Feeling good 'beyond covid': Ghanaian artists explore the purpose of art in times of crisis

By Sela Kodjo Adjei





The Covid-19 pandemic has had a huge impact on African economies. In Ghana, one of the most hard-hit sectors of the economy has been the creative industries. With limitations on human movement and social gatherings during the lockdown a series of conversations began among artists on how to lift the barriers off creative freedom. Conversations addressing such socio-economic issues within Ghana’s creative industries forms part of the research interests of the Advancing Creative Industries for Development in Ghana (ACIG) research project.


Why artists create

Rania Odymatt, one of the founding members of the Beyond Collective, explained in an interview that sparking the conversations that led to the Beyond Covid Exhibition was a necessary step. According to Rania, she initiated the conversations to know why some artists have lost their sense of purpose. Rania wanted to discuss with young artists in Accra to really understand the purpose of art in these difficult times:


I wanted to understand why some artists were finding it very difficult to get out of bed with all the commissions cancelled and art exhibitions halted. The social crisis generated a lot of questions and every day you start asking yourself ‘why do we create?’. We create to survive, we create for some people to go out of prison, we create to articulate who we are and we create to show the invisible, we create to build bridges, we create to tell stories.


Rania revealed that the main goal was to generate ideas on how being creative could benefit artists, forge family ties and rebuild communities in times of crisis. This self-reflective moment led to an artist group think experiment that produced several interesting ideas about the purpose of art and the role of artists in society. It started off as the ‘Feeling Good Project’ with creative inspiration from Nina Simone’s ‘Feeling Good’ song. Rania and the participating artists explored ideas on how artists could feel better but at the same time not feel terrible due to the pandemic. This dialogue, according to Rania, produced positive responses and generated great support among the participating artists.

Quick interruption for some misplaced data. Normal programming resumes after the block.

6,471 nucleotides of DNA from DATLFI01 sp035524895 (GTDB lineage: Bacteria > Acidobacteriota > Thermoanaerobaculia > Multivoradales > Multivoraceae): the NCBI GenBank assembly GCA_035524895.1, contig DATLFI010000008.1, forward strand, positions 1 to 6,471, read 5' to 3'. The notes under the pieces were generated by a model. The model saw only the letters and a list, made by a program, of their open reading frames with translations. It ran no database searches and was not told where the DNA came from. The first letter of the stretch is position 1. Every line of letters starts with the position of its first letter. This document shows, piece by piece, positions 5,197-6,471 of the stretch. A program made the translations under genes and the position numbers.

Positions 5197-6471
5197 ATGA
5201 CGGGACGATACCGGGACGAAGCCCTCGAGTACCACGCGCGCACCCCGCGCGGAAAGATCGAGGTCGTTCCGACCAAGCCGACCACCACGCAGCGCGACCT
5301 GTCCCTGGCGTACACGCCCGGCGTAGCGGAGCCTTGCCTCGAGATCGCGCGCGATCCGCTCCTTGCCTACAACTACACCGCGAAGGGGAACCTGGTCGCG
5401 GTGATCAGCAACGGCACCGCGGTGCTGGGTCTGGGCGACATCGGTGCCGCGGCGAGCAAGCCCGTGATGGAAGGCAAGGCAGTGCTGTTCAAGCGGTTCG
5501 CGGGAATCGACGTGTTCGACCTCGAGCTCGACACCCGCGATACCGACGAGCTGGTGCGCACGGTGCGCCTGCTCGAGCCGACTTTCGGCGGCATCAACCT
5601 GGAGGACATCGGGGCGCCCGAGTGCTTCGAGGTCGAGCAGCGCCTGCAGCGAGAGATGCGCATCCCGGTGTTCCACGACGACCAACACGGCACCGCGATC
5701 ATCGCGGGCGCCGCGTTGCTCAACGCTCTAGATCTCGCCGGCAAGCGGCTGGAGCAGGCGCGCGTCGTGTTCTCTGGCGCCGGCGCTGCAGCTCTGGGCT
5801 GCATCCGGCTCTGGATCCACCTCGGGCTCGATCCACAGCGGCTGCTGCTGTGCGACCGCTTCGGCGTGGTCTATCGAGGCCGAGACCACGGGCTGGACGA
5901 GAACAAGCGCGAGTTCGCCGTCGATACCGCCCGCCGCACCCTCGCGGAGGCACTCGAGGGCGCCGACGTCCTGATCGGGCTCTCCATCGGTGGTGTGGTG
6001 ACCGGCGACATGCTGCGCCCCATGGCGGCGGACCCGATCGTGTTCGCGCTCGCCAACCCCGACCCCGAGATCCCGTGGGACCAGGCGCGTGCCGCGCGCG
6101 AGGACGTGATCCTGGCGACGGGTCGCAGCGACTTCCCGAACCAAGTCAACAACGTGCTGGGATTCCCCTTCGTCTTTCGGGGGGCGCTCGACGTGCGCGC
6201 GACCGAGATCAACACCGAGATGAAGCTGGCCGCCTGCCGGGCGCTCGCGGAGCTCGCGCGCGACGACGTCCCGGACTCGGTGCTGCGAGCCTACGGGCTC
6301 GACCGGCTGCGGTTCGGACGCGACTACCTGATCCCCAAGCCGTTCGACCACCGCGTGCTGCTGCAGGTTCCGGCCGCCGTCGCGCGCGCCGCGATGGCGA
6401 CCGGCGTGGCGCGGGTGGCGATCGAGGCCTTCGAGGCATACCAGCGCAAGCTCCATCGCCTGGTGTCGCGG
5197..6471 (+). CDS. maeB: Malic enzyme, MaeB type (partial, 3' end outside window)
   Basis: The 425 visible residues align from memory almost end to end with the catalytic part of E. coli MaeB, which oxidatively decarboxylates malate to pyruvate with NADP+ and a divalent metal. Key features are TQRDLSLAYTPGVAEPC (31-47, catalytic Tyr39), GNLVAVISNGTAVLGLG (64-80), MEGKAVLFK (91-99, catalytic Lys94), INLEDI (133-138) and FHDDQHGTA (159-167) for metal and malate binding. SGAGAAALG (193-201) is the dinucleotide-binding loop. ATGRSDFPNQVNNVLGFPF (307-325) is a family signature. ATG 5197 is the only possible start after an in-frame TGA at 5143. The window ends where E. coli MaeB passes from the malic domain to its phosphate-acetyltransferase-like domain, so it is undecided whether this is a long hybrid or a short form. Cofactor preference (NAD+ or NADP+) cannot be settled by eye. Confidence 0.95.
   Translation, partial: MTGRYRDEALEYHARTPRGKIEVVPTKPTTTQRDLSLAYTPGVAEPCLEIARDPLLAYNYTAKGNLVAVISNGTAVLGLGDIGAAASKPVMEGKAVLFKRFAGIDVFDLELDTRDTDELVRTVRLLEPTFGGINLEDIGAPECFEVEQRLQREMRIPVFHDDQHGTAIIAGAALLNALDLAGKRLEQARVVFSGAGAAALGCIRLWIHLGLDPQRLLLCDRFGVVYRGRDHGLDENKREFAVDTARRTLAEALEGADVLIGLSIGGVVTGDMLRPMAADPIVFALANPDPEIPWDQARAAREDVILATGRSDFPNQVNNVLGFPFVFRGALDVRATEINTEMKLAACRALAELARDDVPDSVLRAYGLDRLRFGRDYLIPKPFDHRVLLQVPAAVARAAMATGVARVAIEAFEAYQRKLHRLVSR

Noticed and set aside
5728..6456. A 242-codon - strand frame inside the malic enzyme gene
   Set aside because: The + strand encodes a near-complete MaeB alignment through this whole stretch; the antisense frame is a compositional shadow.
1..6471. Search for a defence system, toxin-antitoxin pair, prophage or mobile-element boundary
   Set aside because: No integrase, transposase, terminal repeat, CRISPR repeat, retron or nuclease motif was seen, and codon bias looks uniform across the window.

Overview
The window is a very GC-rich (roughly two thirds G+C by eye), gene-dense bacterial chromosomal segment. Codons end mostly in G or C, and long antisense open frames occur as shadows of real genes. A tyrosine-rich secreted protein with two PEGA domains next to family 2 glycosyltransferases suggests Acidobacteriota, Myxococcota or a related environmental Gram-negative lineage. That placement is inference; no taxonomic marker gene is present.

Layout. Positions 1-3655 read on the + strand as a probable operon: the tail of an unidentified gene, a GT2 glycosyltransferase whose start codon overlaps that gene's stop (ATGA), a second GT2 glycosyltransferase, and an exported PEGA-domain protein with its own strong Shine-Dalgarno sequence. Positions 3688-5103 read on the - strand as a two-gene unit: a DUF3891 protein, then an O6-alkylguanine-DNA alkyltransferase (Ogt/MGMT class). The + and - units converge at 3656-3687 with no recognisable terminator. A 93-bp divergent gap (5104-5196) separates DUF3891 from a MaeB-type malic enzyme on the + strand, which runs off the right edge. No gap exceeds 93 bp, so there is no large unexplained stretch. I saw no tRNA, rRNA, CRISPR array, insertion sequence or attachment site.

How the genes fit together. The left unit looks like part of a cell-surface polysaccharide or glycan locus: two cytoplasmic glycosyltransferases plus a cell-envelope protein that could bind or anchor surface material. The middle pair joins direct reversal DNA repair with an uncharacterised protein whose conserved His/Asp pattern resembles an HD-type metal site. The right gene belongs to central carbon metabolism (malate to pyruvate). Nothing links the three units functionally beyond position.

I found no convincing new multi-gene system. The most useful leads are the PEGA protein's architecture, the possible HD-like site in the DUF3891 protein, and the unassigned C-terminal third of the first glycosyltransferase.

The 'BeyondCovid' exhibition

Based on the responses generated from the dialogue, the 10 artists agreed to stage a fundraising exhibition themed 'BeyondCovid'. The BeyondCovid exhibition held in November 2020 in Accra was meant to explore how artists could feel good about creating art and not feel guilty about the impoverished communities collapsing around them. Another reason for staging the fundraising exhibition was to use the part of the proceeds to support the underprivileged who had been adversely affected by the pandemic within their local communities.


But the artists themselves were struggling a lot and were facing challenges which led to very difficult conversations. This further triggered disagreements, criticism and mixed feelings about how artists could support their local communities and survive at the same time. These hard talks led the artists to produce strong independent works.


Works from the exhibition

Nea ekoso wo abonten by ArtSoul Kojo


Self-taught artist, ArtSoul Kojo’s Nea ekoso wo abonten, explores the visual expression of repressed feelings, emotions and the artist’s personal reaction to regained creative freedom. According to ArtSoul Kojo, the colourful expressions captured in the painting symbolises the sense of freedom and how emotions were let loose as the lockdown and restrictions were lifted. The work was painted during the latter part of lockdown period when Kojo was finally able to step out for essentials. His work tries to convey that emotional experience.


Afternoon in Green Portrait of Sanusi by Tjasa Rener


During the lockdown period in Accra, Tjasa Rener found herself experimenting with figurative sketches with her model Sanusi. According to Tjasa, they both used this needed creative companionship as a great learning exchange. This symbiotic relationship eased the boredom and isolation. While the paintings and drawings were being produced, interesting conversations ensued. They both drew inspiration from each other through a natural connection of growth and mutual benefit.


Scape Goat by Nana Opoku


Nana Opoku’s digital illustration was produced during the lockdown period. The work emerged while Nana was contemplating on Nina Simone’s feeling good song. According to Nana, as he delved deeper into the ‘feeling good’ mode, the form that emerged served as a temporary escape route from the claustrophobia of isolation.


Sea Never Dry by Rania Obymatt


Taking inspiration from the Akan adage ‘Sea never Dries’, Rania Obymatt’s installation explores the process of self-abandonment to the unknown. It relates to notions of infinite abundance, wholeness and wellbeing. A trust in the inner creative spirit and a connection to the higher enlightened self. The installation also includes a series of Rorschach style paintings made with Rania’s less dominant left hand.


Rorschach Paintings by Rania Odymatt